The mutual fund scandal is a double — or even a triple whammy — for retirement plans invested with two or more firms being investigated by state and federal authorities.
The investigations have meant heightened monitoring by pension fund executives and more frequent discussions with consultants and money managers.
Among the defined benefit and defined contribution plans employing the most scandal-tainted money management firms are the $5.6 billion New York State Deferred Compensation Plan, Albany; the $29 billion Teachers' Retirement System of Illinois, Springfield; the $6 billion defined contribution plan of American Airlines Inc., Fort Worth, Texas; the $15 billion Public Employees Retirement System of Nevada, Carson City; the $24 billion Colorado Public Employees' Retirement Association, Denver; the $8 billion Public Employees Retirement Association of New Mexico, Santa Fe; and the $32 billion Oregon Public Employees' Retirement Fund, Salem.
The New York State Deferred Compensation Plan now has four managers under investigation, which has been keeping everyone extremely busy, said Julian Regan, executive director. "We're working very hard," he emphasized.
The plan froze the assets in its $37 million Putnam International Equity fund, managed by Putnam Investments Inc., Boston, effective Jan. 5. The plan also has three other fund options on its watch list: the $430 million Janus fund, run by Janus Capital Group, Denver; the $20.5 million Strong Advisors small-cap value fund, managed by Strong Capital Management Inc. Menomonee Falls, Wis; and the $17.7 million Alger midcap growth fund, managed by Fred Alger Management Inc., New York.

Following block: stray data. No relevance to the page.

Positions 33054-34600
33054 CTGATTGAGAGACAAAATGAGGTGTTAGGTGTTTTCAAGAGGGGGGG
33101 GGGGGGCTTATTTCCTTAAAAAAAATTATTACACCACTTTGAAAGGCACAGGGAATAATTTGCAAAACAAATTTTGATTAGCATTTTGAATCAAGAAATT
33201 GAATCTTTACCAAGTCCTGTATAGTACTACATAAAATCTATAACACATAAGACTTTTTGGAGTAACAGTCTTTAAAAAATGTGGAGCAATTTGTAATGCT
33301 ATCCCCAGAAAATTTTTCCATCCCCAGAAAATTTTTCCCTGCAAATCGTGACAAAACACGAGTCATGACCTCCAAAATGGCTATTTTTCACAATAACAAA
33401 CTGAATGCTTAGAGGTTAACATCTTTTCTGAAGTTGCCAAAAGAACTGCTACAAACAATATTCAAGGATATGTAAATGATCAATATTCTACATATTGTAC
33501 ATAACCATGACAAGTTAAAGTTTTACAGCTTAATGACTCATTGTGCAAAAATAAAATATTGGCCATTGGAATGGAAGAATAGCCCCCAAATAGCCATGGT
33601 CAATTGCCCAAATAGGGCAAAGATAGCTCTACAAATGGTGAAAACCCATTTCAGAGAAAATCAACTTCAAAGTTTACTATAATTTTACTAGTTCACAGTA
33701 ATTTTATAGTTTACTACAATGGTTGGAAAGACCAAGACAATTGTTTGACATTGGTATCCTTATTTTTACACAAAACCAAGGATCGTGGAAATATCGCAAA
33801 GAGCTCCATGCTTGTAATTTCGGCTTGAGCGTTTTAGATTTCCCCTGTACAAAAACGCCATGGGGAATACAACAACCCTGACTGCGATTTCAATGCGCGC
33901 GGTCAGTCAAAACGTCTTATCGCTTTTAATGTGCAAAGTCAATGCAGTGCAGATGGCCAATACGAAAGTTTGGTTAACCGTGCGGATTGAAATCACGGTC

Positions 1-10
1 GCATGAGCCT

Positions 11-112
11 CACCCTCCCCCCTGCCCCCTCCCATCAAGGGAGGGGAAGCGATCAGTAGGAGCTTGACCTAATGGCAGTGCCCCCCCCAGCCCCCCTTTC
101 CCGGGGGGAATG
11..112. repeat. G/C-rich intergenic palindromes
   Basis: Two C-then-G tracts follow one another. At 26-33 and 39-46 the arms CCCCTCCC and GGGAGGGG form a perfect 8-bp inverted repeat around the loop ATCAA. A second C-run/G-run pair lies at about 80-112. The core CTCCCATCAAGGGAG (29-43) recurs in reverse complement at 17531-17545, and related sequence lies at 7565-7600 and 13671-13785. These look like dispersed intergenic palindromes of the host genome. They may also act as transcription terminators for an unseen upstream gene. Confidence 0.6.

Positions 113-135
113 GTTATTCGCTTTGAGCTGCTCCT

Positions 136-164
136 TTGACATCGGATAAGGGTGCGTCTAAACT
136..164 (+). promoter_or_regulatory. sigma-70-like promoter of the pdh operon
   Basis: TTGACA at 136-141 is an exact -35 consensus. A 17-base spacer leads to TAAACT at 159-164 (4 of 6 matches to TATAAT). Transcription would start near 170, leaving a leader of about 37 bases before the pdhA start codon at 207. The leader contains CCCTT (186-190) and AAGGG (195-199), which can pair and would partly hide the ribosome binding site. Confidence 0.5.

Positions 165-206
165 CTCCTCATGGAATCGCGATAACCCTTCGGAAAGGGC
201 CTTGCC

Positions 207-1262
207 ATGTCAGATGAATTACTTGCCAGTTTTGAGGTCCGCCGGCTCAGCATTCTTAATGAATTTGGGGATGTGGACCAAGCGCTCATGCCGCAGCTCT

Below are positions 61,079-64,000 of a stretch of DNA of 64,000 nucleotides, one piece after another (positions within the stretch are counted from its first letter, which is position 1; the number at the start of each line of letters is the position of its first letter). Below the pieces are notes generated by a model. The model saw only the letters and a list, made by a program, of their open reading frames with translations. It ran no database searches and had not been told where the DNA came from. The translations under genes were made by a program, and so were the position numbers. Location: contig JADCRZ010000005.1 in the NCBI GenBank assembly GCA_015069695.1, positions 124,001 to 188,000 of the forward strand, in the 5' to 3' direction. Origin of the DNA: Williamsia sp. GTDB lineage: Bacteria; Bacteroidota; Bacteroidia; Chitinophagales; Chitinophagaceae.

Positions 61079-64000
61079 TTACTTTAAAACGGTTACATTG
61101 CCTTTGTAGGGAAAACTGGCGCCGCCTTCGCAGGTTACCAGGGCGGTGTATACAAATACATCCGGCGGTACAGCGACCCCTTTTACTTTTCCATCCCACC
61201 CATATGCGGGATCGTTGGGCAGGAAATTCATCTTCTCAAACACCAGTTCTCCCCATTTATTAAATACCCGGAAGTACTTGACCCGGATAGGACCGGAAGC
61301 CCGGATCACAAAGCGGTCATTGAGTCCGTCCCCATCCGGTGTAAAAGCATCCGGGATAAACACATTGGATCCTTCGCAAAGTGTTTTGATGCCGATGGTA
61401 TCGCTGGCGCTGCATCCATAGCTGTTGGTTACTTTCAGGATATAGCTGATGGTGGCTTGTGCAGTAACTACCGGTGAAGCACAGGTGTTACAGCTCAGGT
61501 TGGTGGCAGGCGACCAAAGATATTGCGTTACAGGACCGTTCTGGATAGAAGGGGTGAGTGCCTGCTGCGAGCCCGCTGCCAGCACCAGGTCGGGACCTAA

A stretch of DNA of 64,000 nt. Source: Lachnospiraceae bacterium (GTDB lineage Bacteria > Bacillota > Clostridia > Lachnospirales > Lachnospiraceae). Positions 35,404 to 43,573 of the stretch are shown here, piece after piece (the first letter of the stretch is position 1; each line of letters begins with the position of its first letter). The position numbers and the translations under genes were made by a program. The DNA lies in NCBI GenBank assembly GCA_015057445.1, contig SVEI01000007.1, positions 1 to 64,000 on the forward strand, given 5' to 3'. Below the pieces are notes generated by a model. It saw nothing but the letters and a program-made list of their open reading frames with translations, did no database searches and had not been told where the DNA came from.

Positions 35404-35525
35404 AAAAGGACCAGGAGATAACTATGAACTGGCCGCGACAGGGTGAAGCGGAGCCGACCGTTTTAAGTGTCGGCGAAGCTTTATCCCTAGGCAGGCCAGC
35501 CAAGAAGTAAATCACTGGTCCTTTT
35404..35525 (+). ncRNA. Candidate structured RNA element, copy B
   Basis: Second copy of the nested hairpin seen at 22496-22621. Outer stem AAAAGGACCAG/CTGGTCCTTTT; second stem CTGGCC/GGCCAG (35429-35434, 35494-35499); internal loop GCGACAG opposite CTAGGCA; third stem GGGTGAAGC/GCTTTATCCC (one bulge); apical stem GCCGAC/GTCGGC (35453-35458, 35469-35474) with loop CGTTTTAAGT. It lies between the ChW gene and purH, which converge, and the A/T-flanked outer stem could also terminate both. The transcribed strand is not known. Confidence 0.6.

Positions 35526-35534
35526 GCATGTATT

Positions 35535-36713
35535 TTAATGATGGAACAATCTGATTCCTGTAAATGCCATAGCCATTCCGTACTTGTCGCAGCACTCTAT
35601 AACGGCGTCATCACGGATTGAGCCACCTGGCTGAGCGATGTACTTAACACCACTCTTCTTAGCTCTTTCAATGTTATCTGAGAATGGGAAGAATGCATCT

Putnam was accused of failing to disclose or control excessive short-term trading by portfolio managers; it settled a civil lawsuit brought by the Securities and Exchange Commission, but still faces another suit filed by Massachusetts state Secretary William Galvin. On Dec. 19, Janus announced it will restore $31.5 million for losses that its funds or their shareholders likely sustained as a result of market timing trades; it doesn't reflect any agreement reached with regulators and Janus has not faced any legal action against it. Regulators said Alger permitted late trading, and James Connelly Jr., former vice chairman, has been sentenced to three to four years in prison for obstructing the investigation; the firm itself has not yet been charged. Strong allowed large investors to market time its funds and the firms' founder and former chief executive, Richard Strong, made inappropriate short-term trades, according to New York Attorney General Eliot Spitzer, but no charges have yet been filed against the firm.
"We are considering management changes. It's the prudent thing to do," Mr. Regan said. "We have sent letters to the four firms and informed them they were under heightened monitoring. We're asking them to update the board on ongoing changes, so we're in contact on an almost daily basis about what they're doing."
He added that the plan is "taking the charges (against the fund firms) extremely seriously and drilling way down to get as much information as possible."